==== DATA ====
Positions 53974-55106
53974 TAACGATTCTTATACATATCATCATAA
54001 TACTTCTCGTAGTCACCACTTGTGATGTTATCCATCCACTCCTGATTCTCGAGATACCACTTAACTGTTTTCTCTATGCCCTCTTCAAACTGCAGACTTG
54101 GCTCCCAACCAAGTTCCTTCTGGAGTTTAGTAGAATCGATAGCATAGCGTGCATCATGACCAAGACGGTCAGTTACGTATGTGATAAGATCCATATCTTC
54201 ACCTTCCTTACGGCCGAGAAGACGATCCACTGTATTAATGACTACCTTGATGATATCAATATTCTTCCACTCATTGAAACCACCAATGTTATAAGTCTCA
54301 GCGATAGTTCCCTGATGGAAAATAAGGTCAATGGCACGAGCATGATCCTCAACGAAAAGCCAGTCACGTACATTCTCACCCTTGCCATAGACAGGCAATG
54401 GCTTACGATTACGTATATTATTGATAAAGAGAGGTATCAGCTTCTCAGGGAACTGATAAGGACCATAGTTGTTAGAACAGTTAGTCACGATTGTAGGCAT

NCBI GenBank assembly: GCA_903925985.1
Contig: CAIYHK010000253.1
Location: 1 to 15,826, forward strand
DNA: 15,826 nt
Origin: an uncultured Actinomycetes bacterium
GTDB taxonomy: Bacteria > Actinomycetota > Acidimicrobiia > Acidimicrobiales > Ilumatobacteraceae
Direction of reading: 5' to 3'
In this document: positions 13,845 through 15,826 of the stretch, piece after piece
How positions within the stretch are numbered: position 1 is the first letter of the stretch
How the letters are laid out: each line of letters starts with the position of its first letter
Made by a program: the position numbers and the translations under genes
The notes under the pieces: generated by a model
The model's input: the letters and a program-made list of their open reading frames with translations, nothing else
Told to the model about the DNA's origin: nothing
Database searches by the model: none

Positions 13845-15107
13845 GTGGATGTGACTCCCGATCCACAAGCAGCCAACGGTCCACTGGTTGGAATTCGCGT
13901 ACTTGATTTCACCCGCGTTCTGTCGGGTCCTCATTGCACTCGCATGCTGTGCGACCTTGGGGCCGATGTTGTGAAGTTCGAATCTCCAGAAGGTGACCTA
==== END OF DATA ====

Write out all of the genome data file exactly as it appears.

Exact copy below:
Positions 53974-55106
53974 TAACGATTCTTATACATATCATCATAA
54001 TACTTCTCGTAGTCACCACTTGTGATGTTATCCATCCACTCCTGATTCTCGAGATACCACTTAACTGTTTTCTCTATGCCCTCTTCAAACTGCAGACTTG
54101 GCTCCCAACCAAGTTCCTTCTGGAGTTTAGTAGAATCGATAGCATAGCGTGCATCATGACCAAGACGGTCAGTTACGTATGTGATAAGATCCATATCTTC
54201 ACCTTCCTTACGGCCGAGAAGACGATCCACTGTATTAATGACTACCTTGATGATATCAATATTCTTCCACTCATTGAAACCACCAATGTTATAAGTCTCA
54301 GCGATAGTTCCCTGATGGAAAATAAGGTCAATGGCACGAGCATGATCCTCAACGAAAAGCCAGTCACGTACATTCTCACCCTTGCCATAGACAGGCAATG
54401 GCTTACGATTACGTATATTATTGATAAAGAGAGGTATCAGCTTCTCAGGGAACTGATAAGGACCATAGTTGTTAGAACAGTTAGTCACGATTGTAGGCAT

NCBI GenBank assembly: GCA_903925985.1
Contig: CAIYHK010000253.1
Location: 1 to 15,826, forward strand
DNA: 15,826 nt
Origin: an uncultured Actinomycetes bacterium
GTDB taxonomy: Bacteria > Actinomycetota > Acidimicrobiia > Acidimicrobiales > Ilumatobacteraceae
Direction of reading: 5' to 3'
In this document: positions 13,845 through 15,826 of the stretch, piece after piece
How positions within the stretch are numbered: position 1 is the first letter of the stretch
How the letters are laid out: each line of letters starts with the position of its first letter
Made by a program: the position numbers and the translations under genes
The notes under the pieces: generated by a model
The model's input: the letters and a program-made list of their open reading frames with translations, nothing else
Told to the model about the DNA's origin: nothing
Database searches by the model: none

Positions 13845-15107
13845 GTGGATGTGACTCCCGATCCACAAGCAGCCAACGGTCCACTGGTTGGAATTCGCGT
13901 ACTTGATTTCACCCGCGTTCTGTCGGGTCCTCATTGCACTCGCATGCTGTGCGACCTTGGGGCCGATGTTGTGAAGTTCGAATCTCCAGAAGGTGACCTA